My primary concern is that for some specialized upgrades to function, we may have to create situational code for them which might lead to a little bloat, which is something to avoid if my understanding is correct.

If anyone has anymore ideas regarding potential upgrade types, or commentary on what I myself have proposed, please say so!

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I suppose we would need to split the sunlight, into different wavelength types. That way we can have per patch composition of light, and then the different photosynthesis parts could use different wavelengths to have differing effectiveness in different parts.

So this would make the cell survive in colder environments? This would be related to: Environmental Tolerance Adaptations

Does this work currently like this in game? Or does it currently not allow front facing flagella to move the cell forwards? I have a feeling that it was like that at some point, but it may have changed.

I think it would make sense for injecting toxins to use up toxins in the player cell. And if there isn’t enough toxin to inject it would just deal reduced damage.

In a clean design, you wouldn’t really have exceptions. Instead you would have general purpose systems that support that variation. So far none of these sound like they need too much really specific functionality, though many of these depend on future features being done.

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We are approaching a point in development where upgrades might be more relevant, so here are some proposed organelle upgrades to ensure that we have material. Much of it is based on Buckly’s previous post above, and I simply included more organelles and slightly tweaked some existing concepts, which absolutely is open to comment and reversion.

I would like to spend some time in the near future on related concepts, such as refining the enzyme concept and defining gameplay themes across the prokaryotic and eukaryotic parts of the stage, so I would like to see if there is some consensus on these ideas.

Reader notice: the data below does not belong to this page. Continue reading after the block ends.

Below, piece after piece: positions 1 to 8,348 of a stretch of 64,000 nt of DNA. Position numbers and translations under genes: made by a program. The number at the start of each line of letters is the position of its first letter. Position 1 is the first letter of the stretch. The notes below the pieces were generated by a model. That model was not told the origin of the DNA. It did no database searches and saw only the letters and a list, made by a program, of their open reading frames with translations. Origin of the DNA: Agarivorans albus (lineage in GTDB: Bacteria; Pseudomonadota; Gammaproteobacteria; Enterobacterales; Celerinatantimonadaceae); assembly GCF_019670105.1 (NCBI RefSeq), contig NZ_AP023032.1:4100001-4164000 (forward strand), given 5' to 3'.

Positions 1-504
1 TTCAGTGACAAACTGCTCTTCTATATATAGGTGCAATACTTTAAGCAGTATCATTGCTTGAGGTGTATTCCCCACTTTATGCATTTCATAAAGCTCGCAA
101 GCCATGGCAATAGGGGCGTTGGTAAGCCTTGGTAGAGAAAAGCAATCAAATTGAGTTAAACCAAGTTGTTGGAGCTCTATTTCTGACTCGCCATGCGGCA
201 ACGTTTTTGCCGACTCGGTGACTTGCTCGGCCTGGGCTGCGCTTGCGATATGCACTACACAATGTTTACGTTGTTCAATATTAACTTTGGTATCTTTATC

Input would also be appreciated on how to sleekly demonstrate some important stats surrounding your organism, such as environmental tolerance ranges.


GENERAL NOTES - Perhaps right-clicking on a placed part only applies modifications to that specific part, but right-clicking on the part button in the editor GUI applies modifications to all future instances of that part placed.

I brought up in discussion with Buckly the idea of traditional upgrades - in other words, upgrades which outright buff a part’s process efficiency to make it better, with only the slight cost of increased ammonia/phosphate costs - and he said that in his opinion, it would be better to stick with specializations and tradeoffs. While I do think that flat upgrades should eventually be considered, as there are certain leaps in evolution in the multicellular stage which would be really difficult to represent through small-scale specialization, I do think it is a very good idea to focus much more on upgrades that come with tradeoffs as opposed to upgrades which outright make a part better; such is the epitome of evolution, and would make for the most dynamic approach to gameplay.


Metabolosomes

Anaerobic/Aerobic Toggle - A switch between an anaerobic and aerobic metabolic breakdown of glucose. Anaerobic metabolosomes produce less ATP, but are more versatile in habitable ranges. Aerobic metabolosomes produce more ATP and provide tolerance to oxygen, but are dependent on the presence of oxygen and will lose anaerobic function. (Variant; will need to consult with theory to see exactly how best to approach this)